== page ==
Jul 26, 2014

Everybody Loves Chef Luis

A look at the history of the man behind the apron.


If a town is lucky, it’ll have a Cheers.

You know, where everybody knows your name? And everyone’s glad you came? Where your troubles are all the same?

Well, that’s — New Canaan’s Cheers. It’s where you go to get spoiled by servers so personable and attentive, they’ll make your best friend look like a stranger. The daytime brings families and business partners, while the evening atmosphere makes for a wild but cozy hangout - a hotbed for mixing, mingling and a drink or two (or three).

The restaurant operates as if it’s at any moment and Chef Luis Lopez would not have it any other way.

The Guatemala native, a man as jovial as he is talented, is a celebrity in his own right with a fiercely dedicated following; but even the greatest of greats have humble beginnings.

“I used to hate it,” said a wide-eyed Chef Luis, seated on a bench at , reminiscing about cooking in Guatemala. “It was something I had to do with my mother. You don’t cook, you don’t eat." 

“We used to live in a house with 12 to 15 rooms," recalled Luis, "and each room had two families with a communal kitchen. My mother would leave the firewood out for me."

While many children gripe and groan over washing the dishes and moving the lawn, Luis had his own most detested chore as a little cook.  

“What I hated the most was the cornmeal. You’d have to go the mill to cook the corn and only the ladies would go there with their baskets on their heads, but my mother would make me go. My friends would be playing soccer and tease me,” said Luis with a broad grin.

“She taught me how to use the knife, though, my mother. I regret she’ll never see this - the product of all her work."

Luis arrived in the U.S. in 1985 and, like all self-made chefs, started behind a sink rather than a stove.

“I was washing dishes at Olive’s Tavern in Old Saybrook for three days when the owner asked if I spoke English. I said ‘yes’ even though I didn’t know what he was talking about,” laughs Luis, “but I needed a job!"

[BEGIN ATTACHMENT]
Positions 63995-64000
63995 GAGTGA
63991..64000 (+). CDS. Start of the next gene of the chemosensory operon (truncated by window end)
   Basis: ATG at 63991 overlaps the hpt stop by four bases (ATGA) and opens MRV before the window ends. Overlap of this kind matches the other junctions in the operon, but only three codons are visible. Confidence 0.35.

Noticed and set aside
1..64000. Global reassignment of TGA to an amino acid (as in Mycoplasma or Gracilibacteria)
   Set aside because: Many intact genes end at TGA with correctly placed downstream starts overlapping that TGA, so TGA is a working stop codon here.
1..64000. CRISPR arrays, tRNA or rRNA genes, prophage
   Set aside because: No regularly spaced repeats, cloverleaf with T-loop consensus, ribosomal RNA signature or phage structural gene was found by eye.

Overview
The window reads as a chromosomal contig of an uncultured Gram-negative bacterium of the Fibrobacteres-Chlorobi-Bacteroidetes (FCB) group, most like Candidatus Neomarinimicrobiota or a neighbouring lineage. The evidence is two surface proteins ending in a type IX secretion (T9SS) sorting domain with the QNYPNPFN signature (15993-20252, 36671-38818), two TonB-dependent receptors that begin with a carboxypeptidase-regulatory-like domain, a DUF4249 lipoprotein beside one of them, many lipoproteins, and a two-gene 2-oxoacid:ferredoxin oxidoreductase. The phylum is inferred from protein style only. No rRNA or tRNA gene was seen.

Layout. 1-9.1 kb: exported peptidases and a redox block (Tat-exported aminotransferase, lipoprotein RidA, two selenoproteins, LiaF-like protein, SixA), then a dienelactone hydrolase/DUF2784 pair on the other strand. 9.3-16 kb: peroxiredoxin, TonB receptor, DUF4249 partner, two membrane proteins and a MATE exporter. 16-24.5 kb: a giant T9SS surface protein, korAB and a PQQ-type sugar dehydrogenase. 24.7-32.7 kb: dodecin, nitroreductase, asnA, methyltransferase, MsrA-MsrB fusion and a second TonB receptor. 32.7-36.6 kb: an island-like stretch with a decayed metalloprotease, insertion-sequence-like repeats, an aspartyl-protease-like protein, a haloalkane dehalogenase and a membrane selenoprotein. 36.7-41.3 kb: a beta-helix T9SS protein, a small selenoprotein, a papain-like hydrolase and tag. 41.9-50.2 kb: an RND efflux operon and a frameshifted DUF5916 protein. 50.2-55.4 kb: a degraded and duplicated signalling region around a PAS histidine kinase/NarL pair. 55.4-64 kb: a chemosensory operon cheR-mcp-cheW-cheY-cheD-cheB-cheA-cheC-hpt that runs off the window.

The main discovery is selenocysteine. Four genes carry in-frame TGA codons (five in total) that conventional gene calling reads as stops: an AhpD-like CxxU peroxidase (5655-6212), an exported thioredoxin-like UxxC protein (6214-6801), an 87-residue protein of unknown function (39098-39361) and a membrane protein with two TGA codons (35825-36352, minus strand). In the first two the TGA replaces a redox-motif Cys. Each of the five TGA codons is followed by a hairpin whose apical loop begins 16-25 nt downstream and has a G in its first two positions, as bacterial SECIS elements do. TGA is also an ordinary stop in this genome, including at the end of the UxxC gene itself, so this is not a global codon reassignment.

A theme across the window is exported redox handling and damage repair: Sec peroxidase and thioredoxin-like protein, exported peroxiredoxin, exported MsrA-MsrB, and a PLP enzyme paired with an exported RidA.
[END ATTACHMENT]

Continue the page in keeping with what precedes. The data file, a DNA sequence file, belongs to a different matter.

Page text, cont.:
“One day, the chef didn’t show up and the owner gave me a box of tomatoes. He screamed and shouted and was cursing when he saw I’d cut up the whole box, but ended up being impressed with how fast I did it. He took me under his wing and showed me how to make soups and things."

When Olive’s Tavern folded, Luis held on to a series of odd jobs until landing a position at making salads in 1999 and, after just one year, moved on to become head chef until 2006.

In 2007, Luis set out to open his own restaurant, but it was a far cry from .

“It was intended to be takeout, but, from day one, people started asking for reservations," said Luis. "We had just ten tables and we started renting tables and chairs. People liked it and, when the bakery space next door opened up, we took the opportunity to expand."

“But, we never could have made it without our investors. At one point I was just asking every customer who came through the door and eventually we pulled it off, selling this idea. I won’t mention names, but we are very, very grateful to those investors. Also the landlord is great, they’re so helpful,” beams Luis.

The chef is quick to point out, however, credit where credit is due.

“I’m in debt to them for the opportunity they gave me,” said Luis of Sole, “I have a lot of love for them. I didn’t take any dishes from them either. People can go to Sole for those dishes.”

As for his own style, Luis fondly calls it ‘mutt.’

“I took some freshness of Italian with French technique and American ingredients. Having uncompromising quality is key and there’s always a secret ingredient as the ace up the sleeve. Ultimately, I listen to the customers, I hear their input and they get what they want,” said Luis, “I even name the dishes after customers.”

Harry & Jill’s Atun a la Louisiana - blackened seared yellow-fin tuna, horseradish mashed potatoes, sautéed greens and lemon cream - is a dish named after customers Harry Connick Jr. and his wife Jill.

Cashman’s Paccheri — large, hollow, tube shaped, Italian bacon, onions, white wine, habanero olive oil, parsley, imported pecorino cheese — is named after Yankees general manager Brian Cashman.

Olympia’s Tomate al Escabeche — charred tomatoes, red onions, Burrata cheese, fresh oregano, olive oil and Jerez vinaigrette — is named after Luis’ wife, a woman he fondly refers to as ‘the architect’ of his family.

“She makes this baccala,” said Luis of his wife, “it’s a dry fish, it’s very salty. She makes it in egg batter and cooks her own tomato sauce. And then there’s this beef stew. I don’t know what’s in it, but I could eat it every day. Isn’t she beautiful?” asks Luis, holding up a cell phone snapshot of Olympia.

Even a full-time job creating complex dishes for a packed house doesn’t stop Luis from cooking at home, but it’s not five-star, gourmet, four-course meals every night for his four sons.

“We still have a lot of pasta, a lot of rice and beans. We’re humble and I want the kids to appreciate and understand what they have...but it’s hard not to spoil my boys,” admits Luis.

Whether he’s hosting a triple digit per head and wine tycoon Peter Deutsch or ordering , Chef Luis has truly become a fixture on Elm Street.


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